Uber’s stock dropped more than 5 per cent in after-hours trading after the company posted its third consecutive loss topping $US1 billion. The shares closed at $US31.08 Monday.
Analysts were discouraged by a slight miss on gross bookings, a gauge of demand, from the combined Rides and Eats business. Gross bookings for a trip represent the total paid by a customer for the ride or food delivery. That category rose 29 per cent to $US16.47 billion compared with the same quarter a year ago.
“For a company where investors are already sceptical, they needed to come out with an A-plus quarter and instead it was a B-minus,” said Dan Ives, an analyst with Wedbush Securities. “This, as a precursor to Wednesdays lockup – there are lots of agita from investors and this quarter did not soothe those fears.”
On the company’s earnings call, Uber chief executive Dara Khosrowshahi said users could expect to see fewer discounts on shared-ride products such as Uber POOL and and Express POOL as the company shifts.
“The focus really is to drive lower rates based on the best technology out there, versus just driving lower rates and growth through discounting,” he said.
Meanwhile, the company’s employee lockup period, during which there are restrictions on whether workers can sell their stock, was expected to lift this week, raising concerns about a potential rush to exercise those options. More than $US20 billion in stock could come into play, according to Ives – or nearly 40 per cent of the company’s market capitalisation at the end of Monday.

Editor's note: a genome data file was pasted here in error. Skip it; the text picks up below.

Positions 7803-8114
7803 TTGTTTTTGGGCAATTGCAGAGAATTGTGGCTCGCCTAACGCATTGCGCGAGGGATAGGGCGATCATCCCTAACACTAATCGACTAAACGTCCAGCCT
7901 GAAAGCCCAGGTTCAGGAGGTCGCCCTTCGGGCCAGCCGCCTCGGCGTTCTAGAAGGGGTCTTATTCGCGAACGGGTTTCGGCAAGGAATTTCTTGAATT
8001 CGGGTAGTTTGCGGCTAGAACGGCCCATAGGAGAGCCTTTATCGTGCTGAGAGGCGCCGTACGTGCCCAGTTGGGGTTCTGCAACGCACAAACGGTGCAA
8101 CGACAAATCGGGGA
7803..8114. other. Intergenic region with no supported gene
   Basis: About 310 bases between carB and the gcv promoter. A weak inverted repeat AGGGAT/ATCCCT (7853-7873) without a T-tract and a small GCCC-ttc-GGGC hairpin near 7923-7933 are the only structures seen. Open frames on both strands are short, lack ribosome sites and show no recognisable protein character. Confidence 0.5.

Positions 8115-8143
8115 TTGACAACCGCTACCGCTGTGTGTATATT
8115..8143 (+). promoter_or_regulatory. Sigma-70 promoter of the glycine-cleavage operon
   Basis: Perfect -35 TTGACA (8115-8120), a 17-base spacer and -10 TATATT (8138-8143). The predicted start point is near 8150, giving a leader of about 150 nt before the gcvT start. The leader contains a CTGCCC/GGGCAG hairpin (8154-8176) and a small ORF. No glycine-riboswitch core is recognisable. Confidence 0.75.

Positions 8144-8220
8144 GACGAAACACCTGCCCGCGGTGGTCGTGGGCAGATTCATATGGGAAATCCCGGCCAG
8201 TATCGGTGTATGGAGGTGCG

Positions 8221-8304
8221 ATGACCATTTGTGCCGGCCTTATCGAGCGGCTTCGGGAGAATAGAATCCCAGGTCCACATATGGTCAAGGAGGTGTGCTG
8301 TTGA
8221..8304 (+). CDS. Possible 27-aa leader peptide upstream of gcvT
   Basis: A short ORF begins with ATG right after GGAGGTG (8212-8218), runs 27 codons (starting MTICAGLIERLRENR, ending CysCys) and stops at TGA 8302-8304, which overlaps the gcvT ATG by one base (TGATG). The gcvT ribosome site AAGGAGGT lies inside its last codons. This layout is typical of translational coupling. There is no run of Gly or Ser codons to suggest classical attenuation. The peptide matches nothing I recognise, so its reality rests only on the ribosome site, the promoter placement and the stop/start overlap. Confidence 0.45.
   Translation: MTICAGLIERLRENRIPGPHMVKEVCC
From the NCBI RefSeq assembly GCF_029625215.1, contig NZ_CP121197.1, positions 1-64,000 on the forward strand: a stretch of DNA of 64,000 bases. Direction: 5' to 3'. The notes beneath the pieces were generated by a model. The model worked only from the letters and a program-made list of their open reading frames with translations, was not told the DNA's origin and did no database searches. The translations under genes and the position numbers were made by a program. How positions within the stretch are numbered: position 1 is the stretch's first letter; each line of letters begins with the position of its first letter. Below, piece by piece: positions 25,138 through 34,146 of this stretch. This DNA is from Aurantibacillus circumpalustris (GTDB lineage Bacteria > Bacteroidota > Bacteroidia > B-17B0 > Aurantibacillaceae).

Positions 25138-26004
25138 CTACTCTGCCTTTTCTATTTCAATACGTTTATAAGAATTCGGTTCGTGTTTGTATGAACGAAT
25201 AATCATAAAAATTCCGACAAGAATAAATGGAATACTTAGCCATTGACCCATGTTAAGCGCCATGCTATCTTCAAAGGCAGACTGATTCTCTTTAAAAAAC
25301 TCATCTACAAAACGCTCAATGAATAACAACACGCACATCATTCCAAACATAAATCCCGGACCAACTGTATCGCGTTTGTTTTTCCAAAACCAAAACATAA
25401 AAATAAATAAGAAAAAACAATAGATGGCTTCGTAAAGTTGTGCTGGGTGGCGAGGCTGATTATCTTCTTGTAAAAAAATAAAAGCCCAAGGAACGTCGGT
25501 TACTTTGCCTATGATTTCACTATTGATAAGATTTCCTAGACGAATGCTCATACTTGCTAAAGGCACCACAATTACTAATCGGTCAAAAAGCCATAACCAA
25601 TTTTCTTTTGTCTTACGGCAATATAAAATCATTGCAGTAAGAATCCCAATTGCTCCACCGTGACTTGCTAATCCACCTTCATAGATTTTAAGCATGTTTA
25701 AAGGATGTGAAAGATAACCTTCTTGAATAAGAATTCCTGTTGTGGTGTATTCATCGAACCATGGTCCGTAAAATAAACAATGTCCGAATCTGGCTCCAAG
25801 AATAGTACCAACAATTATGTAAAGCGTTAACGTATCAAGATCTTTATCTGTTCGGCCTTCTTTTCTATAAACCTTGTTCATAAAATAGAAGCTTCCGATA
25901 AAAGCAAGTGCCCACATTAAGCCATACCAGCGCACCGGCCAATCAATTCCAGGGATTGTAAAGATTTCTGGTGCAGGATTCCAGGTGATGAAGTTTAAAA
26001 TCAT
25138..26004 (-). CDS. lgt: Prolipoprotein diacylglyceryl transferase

Uber chief financial officer Nelson Chai sought to allay those fears, in response to an analyst question about whether Uber would work with shareholders to prevent that outcome.
“You can assume that we’ve had a lot of dialogue and very active dialogue,” with shareholders, Chai said.
Lyft’s stock climbed last Wednesday after it reported strong revenue growth and a narrower quarter-over-quarter loss. The company also revised its financial outlook to predict higher-than-expected growth – though Uber remains the dominant player in the ride-hailing space.
Analysts had expected Uber to report revenue growth and a narrower loss, given the cutbacks and other efforts to make the company run more efficiently – expectations Uber matched. They were heavily focused this week on whether Uber could maintain enough cash on hand to keep itself afloat in the face of significant losses, even as the company’s dominant market share – 70 per cent or more, according to IPO documents from both companies – gave it an upside over its rival.
Uber said it closed out out the quarter with more cash than the prior one, following asset sales and investments.
The Washington Post